Eddie Barnes Boykin and Audrey Watson Boykin
May 1916-November 1974 and July 1915 - present
Eddie Barnes Boykin was born in Kenly on May 4, 1916 and was the youngest of five children born to Charlie and Lucretia Boykin. Eddie attended Kenly School until he completed the eighth grade. He was then forced to drop out of school to help support his family. Among other odd jobs, he sold newspapers on the Kenly streets. As a young man, he began to work at the local filling station, which was on the corner of 301 highway and Main Street. He later rented this station from Mrs. Ina White and it operated as a Texaco station. Eddie later became the owner of this business and was a very good businessman, despite his incomplete education.
Audrey Watson Boykin was also born in Kenly on July 14, 1915, the middle child of five, to John Hardy Watson and Bessie Boswell Watson. Audrey's mother died at a
young age and her father never remarried. Mr. Watson was a skilled tobacco farmer and, in 1927, he packed up a Model T Ford and took his five children to Samson, Alabama. The local cotton crop had suffered devastating loss due to the boll weevil, and Mr. Watson was recruited to go there to teach the local farmers how to grow "bright leaf' tobacco. After a few years, the family moved back to the Kenly area and resumed farming.
Audrey completed Kenly High School and went to Norfolk, Virginia to obtain training as a cosmetologist. She gave many of the ladies in Kenly their first permanent waves and worked in a beauty shop with her friend Doris Jones.
Eddie and Audrey were married in 1938 at the Free Will Baptist Church in Pine Level. They honeymooned at Natural Bridge, Virginia. They then settled down in Kenlywhere Eddie continued to work at Whiteway Texaco filling station and Audrey worked in the beauty shop.
When World War II began, Eddie was drafted into service in the Army Air Corps. Because of a heart murmur, he was not required to go overseas and serve in direct combat. He served in Biloxi, Mississippi and El Paso, Texas and Audrey was able to join him in both settings. While they were in Texas, Audrey experienced a life-threatening health problem. Eddie and another airman both gave her blood, which was directly transfused from them to her. Because they were in the military, Audrey was also able to be given penicillin, which was a new medical treatment at the time. Because of these two new treatments, Audrey survived the illness. While in the Army Air Corps, Eddie worked as an airplane mechanic, working mainly on B24 bombers.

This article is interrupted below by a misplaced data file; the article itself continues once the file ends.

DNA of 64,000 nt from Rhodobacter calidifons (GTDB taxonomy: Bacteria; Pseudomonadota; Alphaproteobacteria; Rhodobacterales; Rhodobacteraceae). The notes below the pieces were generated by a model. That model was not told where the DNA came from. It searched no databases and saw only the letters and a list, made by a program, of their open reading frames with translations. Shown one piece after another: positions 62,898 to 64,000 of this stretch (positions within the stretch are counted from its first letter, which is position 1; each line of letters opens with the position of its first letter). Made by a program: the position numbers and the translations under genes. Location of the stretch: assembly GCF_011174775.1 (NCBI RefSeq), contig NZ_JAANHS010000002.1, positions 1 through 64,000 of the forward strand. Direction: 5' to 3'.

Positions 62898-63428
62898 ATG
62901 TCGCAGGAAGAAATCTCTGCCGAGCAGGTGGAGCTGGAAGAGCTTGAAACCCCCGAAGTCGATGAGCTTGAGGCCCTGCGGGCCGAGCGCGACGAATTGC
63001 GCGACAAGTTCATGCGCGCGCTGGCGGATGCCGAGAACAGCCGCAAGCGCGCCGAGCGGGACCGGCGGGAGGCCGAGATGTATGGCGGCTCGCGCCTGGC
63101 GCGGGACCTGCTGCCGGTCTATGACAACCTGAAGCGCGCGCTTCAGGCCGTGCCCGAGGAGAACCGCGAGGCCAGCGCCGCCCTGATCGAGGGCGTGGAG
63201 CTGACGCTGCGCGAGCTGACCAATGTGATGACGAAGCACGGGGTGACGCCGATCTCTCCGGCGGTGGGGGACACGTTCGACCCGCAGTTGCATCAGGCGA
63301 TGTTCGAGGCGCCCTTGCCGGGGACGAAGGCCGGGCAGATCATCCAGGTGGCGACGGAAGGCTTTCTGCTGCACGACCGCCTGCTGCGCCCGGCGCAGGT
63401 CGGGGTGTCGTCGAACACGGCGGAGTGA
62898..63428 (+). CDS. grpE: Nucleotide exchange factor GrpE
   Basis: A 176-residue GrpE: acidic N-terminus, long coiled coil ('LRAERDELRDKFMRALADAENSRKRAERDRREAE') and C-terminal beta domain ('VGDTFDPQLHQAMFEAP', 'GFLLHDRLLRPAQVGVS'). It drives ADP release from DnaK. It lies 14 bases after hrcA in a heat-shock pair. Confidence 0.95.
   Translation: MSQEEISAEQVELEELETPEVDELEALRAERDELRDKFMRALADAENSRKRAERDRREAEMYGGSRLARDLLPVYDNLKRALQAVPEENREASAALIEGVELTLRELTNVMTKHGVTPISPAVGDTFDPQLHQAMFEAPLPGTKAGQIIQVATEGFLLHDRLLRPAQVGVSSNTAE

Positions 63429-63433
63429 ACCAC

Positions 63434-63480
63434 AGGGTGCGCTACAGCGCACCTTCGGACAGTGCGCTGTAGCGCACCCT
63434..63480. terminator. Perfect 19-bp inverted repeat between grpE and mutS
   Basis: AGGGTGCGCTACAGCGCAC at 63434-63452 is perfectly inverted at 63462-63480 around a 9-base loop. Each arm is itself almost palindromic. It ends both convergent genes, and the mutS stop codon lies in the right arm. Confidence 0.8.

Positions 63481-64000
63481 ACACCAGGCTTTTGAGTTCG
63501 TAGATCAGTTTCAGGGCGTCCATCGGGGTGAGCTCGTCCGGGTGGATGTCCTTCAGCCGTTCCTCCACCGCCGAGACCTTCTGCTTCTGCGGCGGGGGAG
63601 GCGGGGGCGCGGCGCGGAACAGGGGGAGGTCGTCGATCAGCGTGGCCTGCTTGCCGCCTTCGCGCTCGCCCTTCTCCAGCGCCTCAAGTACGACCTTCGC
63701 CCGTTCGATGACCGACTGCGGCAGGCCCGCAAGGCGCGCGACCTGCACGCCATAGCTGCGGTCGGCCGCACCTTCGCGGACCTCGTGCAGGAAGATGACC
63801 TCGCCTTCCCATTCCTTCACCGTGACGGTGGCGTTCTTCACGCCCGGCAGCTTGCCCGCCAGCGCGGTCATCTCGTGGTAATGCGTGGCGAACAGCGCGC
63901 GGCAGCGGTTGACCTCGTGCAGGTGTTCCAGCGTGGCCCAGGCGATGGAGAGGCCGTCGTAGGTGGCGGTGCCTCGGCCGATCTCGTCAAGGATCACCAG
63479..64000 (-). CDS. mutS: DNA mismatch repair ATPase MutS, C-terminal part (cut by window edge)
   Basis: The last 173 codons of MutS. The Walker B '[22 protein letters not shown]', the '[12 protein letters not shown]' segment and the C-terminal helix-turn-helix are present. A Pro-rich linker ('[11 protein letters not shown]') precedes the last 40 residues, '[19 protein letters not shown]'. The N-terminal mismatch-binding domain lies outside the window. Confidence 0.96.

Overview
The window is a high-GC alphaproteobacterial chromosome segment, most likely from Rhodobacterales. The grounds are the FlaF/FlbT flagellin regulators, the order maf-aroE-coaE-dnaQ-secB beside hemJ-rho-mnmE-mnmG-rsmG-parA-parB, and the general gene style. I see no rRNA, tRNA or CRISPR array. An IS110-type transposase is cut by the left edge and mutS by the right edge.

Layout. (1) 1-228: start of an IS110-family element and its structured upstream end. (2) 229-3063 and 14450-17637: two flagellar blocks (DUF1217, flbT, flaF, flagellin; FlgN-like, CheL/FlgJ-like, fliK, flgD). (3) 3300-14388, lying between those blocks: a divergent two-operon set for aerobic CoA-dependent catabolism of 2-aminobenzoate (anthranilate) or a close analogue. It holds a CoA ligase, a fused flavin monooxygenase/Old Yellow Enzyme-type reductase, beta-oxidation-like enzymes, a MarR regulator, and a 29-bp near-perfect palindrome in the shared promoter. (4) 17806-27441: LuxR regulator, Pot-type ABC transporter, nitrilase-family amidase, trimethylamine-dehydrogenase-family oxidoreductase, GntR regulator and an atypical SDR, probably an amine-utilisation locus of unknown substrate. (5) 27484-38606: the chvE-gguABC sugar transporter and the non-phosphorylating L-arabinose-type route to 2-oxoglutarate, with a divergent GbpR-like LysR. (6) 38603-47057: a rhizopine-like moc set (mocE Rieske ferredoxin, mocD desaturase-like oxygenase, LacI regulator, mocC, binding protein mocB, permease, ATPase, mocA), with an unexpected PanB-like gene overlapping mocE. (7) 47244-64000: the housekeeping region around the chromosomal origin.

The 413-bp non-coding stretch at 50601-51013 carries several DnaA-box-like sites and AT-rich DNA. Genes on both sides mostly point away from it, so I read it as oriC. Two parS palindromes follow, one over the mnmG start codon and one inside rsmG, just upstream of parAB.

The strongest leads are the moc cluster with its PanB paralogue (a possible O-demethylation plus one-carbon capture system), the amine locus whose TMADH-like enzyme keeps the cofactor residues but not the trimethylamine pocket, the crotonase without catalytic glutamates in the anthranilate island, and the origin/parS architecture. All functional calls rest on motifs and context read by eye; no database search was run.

After the War ended, Eddie and Audrey moved back to Kenly to the house they had built on West Second Street. In 1946, they had a daughter, Eddie Jannette and in 1951, a son named Ronald Aubrey.
Eddie resumed his job at Whiteway and Audrey stayed home to raise the children. Eddie was involved with the early days of the volunteer fire department, driving an early fire engine. He later became involved in local politics and was elected to the town council for two terms. He was also a member of the Kenly Free Will Baptist Church, a member of the American Legion, and a 32nd degree Mason.
Eddie's involvement in the tobacco heritage of the area included the fact that he smoked unfiltered Lucky Strike cigarettes all of his life. He also sold cigarettes from the service station. In the days when 301 Highway was a major north-south thoroughfare, Eddie met many celebrities who stopped at the station to gas up and to buy cigarettes. He could be heard to say, "Fill 'er up, sir?" before a customer's car even came to a complete stop. Eddie really enjoyed smoking and often said that he would smoke until he died.
This prediction came true, as he smoked a cigarette shortly before becoming comatose and dying at the age of 58, of lung cancer.
During their years together, Audrey was an accomplished homemaker. She was an excellent cook and seamstress. She did many crafts such as knitting, embroidering, quilting, and flower-arranging. She participated in the Garden Club and was a Girl Scout leader. As a member of the Kenly Free Will Baptist Church, she participated in the Women's Auxiliary group and on the Benevolence committee. She was also active in Jan and Ronnie's school activities and served as a grade mother several years. Eddie, Audrey, and Ronnie accompanied Jan's class to Washington and New York for their senior trip.
After Eddie's death, Audrey continued to manage the rental property they had built and to live in the same house. As of this writing in 2002, Audrey continues to live alone and to do her housework as well as keep up her large yard. She has always loved flowers and is proud of the azaleas in her yard, which make for a very colorful spring bloom. Even after cardiac by-pass surgery in 1999 and poor vision caused by macular degeneration, Audrey remains active by continuing her favorite activity of working in the yard. She is currently one of the oldest members of the Kenly Free Will Baptist Church. She has many memories of growing up on a tobacco farm and going to Alabama with her family, but she has often said that she is thankful that she did not have to farm to make a living. Audrey's daughter Jan and her husband Ray Pope live in Knightdale, NC and have two children, Shelley and Matthew. Shelley married Stephen Averette and they have a son, Seth Andrew. Audrey's son Ronnie lives in Alexandria, VA.